As the world looked on to the unfolding tragedy caused by the missile attack in the suburbs of Mariupol, the conflict in Eastern Ukraine has reached another impasse.

With this latest attack leaving 30 confirmed dead, and many more injured, it has fuelled quarrelsome rhetoric between the Ukrainian government, rebel militants and members of the Kremlin.

The escalating situation has triggered a turn of events on the front lines, sparking bitter rhetoric as the conflicting factions aimed to distance themselves from the attack.

Before the tragedy became evident in the public sphere, Alexander Zakharchenko – leader of the Donetsk faction of pro-Russian militants – announced that an assault on Mariupol had begun. Only when the scale of the incident became clear did he deny any assault was taking place, saying: ‘nobody is planning to storm Mariupol’, as the Guardian reported.

As the details continued to emerge, a rebel spokesperson claimed to the media that Ukraine had fired the missiles by mistake.

This statement has since been challenge by Human Rights Watch and other international monitors, who examined craters and confirmed that the missile had been launched and fired from rebel-held territory.

Whilst the Russian government was slow to give a response, it later blamed the government in Kiev for the escalation of violence in recent weeks.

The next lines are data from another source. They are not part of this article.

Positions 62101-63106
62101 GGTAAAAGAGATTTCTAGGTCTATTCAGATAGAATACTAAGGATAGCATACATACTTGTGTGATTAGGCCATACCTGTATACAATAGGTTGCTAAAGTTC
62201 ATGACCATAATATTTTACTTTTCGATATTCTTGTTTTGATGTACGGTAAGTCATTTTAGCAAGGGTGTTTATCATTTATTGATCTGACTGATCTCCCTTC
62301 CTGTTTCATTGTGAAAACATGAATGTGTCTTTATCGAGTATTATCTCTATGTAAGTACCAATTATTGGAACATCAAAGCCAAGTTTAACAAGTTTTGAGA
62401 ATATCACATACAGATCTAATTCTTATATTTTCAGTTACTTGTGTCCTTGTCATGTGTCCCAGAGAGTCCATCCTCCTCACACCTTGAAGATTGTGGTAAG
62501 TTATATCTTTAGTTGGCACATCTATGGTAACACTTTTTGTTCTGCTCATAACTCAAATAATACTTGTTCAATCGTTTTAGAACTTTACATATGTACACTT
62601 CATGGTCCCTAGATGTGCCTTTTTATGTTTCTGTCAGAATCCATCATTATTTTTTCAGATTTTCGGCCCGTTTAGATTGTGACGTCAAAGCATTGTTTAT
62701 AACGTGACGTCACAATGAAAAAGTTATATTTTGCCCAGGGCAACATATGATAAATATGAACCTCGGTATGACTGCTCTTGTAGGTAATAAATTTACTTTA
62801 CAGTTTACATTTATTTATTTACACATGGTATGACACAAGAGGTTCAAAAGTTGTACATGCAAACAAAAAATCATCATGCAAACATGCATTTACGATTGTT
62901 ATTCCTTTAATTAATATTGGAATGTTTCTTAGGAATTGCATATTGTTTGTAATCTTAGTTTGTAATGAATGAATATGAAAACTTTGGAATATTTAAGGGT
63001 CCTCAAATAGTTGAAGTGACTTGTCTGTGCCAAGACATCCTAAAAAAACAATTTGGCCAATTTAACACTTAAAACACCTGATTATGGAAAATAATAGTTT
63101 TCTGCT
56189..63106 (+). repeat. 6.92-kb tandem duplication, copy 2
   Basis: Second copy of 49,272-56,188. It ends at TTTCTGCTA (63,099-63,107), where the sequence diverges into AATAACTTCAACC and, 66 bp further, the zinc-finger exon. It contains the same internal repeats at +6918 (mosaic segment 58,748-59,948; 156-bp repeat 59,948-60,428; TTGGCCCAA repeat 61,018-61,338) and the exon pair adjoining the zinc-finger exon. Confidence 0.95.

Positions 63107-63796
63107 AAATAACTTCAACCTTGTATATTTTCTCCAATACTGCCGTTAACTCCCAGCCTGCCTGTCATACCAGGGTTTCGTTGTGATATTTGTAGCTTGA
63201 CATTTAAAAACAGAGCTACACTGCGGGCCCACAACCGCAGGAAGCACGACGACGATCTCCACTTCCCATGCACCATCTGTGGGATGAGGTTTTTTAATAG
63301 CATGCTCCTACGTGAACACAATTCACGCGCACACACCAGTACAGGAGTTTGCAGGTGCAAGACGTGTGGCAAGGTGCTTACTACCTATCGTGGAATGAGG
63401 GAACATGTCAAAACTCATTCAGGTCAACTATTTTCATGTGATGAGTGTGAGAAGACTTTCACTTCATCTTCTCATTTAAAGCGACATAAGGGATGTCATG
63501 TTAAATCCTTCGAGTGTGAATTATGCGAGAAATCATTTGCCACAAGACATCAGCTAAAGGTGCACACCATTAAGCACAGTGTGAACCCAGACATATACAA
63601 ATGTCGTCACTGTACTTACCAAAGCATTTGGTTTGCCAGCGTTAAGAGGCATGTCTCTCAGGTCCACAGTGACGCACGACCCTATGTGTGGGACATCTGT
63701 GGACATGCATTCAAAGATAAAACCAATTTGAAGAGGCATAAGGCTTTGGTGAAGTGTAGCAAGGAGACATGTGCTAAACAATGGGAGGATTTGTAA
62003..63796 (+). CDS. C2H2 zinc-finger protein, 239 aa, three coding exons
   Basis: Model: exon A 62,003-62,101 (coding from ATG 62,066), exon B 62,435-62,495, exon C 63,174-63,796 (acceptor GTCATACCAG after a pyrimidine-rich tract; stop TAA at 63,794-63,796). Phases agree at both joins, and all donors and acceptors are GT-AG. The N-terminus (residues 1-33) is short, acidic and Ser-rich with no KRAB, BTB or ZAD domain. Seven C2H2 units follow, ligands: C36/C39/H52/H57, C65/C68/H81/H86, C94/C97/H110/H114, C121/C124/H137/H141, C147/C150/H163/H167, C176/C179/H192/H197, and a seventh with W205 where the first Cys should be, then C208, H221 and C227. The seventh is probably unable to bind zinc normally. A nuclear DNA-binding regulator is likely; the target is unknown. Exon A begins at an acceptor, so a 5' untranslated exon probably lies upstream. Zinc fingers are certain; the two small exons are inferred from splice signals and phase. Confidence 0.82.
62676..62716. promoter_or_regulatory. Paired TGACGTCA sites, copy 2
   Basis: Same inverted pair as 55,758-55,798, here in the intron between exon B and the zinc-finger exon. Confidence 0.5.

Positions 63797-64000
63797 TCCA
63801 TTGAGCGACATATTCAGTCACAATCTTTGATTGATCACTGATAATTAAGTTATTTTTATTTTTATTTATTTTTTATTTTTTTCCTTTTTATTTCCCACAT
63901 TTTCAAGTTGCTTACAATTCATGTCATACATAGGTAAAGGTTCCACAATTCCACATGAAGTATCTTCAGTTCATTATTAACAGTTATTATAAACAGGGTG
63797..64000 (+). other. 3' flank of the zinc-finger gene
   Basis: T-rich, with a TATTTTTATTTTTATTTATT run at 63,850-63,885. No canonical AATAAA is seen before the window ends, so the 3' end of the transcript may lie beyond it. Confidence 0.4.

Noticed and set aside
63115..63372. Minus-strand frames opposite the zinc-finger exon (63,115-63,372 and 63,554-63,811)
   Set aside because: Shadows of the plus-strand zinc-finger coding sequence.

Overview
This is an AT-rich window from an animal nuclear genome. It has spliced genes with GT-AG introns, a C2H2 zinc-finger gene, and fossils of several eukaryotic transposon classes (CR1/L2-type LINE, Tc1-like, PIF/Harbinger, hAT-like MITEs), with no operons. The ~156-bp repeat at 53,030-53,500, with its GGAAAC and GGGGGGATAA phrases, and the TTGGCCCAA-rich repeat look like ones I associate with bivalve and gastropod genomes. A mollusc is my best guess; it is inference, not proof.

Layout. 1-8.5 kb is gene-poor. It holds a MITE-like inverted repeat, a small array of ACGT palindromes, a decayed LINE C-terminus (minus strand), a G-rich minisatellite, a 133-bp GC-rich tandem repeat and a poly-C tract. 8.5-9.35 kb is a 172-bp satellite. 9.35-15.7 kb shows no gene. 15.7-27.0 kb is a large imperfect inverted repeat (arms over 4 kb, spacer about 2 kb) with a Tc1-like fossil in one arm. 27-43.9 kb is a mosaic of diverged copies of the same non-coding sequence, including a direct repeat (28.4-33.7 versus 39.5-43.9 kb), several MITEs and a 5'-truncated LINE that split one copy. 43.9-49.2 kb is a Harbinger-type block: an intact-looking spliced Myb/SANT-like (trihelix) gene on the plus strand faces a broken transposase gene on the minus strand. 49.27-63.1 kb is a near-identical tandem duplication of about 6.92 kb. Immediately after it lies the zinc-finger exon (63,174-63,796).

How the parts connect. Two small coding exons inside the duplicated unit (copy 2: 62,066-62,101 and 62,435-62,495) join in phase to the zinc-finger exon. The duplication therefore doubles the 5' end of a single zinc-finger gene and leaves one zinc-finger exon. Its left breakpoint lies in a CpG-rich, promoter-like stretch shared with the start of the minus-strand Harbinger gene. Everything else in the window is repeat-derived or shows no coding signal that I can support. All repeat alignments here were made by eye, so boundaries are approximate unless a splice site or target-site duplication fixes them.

At the United Nations, Russia blocked a Security Council statement condemning the rebels for their announcement of the attack on Mariupol.

Russia’s Foreign Minister, Sergei Lavrov even informed his US counterpart John Kerry via phone call that Ukrainian forces were ‘constantly shelling’ residential areas, without directly mentioning Mariupol as Kerry stated to the media.

The culture of blame is again repeating itself, much as it did in relation to the downing of Flight MH17 in July, last year.

The conflict has become opaque as each side has been so eager to discredit the other, leading to a contradiction of the facts relating to atrocities unfolding in the region. The constant political bickering has only widened divisions as to which side bears responsibility for driving the violence in recent months.

With the European Union’s Foreign Policy Chief Federica Mogherini now urging Moscow to ‘use its considerable influence’ to sway rebel leaders in the wake of the Mariupol attack, the Kremlin has continued to voice its innocence.

Ukrainian President Petro Poroshenko, has however challenged Russia’s stance by claiming that there were 9,000 regular Russian troops operating in Eastern Ukraine. This allegation is likely to enhance military rhetoric, instead of defusing heightened tensions in the region.



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